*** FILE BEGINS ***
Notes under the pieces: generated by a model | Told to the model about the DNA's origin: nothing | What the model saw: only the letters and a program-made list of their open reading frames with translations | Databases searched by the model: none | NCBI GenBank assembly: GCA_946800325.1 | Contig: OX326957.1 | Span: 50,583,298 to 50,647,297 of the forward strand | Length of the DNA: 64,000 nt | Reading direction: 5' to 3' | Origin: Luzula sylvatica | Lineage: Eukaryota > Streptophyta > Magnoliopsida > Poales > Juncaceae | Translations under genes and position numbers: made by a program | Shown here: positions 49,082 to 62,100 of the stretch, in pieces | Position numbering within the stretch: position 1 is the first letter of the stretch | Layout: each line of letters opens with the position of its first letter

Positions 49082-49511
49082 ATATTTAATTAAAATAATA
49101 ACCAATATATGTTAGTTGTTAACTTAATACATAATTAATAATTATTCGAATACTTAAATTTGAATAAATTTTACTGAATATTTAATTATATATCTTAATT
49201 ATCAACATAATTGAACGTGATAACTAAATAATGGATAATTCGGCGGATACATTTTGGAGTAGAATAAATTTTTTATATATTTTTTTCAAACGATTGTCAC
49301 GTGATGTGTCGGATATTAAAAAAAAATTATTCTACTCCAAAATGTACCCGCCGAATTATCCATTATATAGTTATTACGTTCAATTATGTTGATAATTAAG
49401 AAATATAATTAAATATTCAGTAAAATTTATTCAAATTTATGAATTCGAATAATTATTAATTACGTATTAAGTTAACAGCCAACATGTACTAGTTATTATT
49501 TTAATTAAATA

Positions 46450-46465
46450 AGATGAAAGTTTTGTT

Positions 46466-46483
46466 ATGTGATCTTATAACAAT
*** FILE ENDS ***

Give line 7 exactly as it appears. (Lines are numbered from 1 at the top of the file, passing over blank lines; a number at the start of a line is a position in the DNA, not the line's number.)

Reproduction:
49401 AAATATAATTAAATATTCAGTAAAATTTATTCAAATTTATGAATTCGAATAATTATTAATTACGTATTAAGTTAACAGCCAACATGTACTAGTTATTATT